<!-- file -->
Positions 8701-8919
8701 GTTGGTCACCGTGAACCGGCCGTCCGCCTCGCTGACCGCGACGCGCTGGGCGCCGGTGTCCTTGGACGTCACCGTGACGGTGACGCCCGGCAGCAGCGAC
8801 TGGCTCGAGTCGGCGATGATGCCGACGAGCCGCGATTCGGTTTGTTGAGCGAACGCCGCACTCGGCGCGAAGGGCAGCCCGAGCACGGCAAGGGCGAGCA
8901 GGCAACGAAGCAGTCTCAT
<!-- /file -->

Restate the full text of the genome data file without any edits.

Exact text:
Positions 8701-8919
8701 GTTGGTCACCGTGAACCGGCCGTCCGCCTCGCTGACCGCGACGCGCTGGGCGCCGGTGTCCTTGGACGTCACCGTGACGGTGACGCCCGGCAGCAGCGAC
8801 TGGCTCGAGTCGGCGATGATGCCGACGAGCCGCGATTCGGTTTGTTGAGCGAACGCCGCACTCGGCGCGAAGGGCAGCCCGAGCACGGCAAGGGCGAGCA
8901 GGCAACGAAGCAGTCTCAT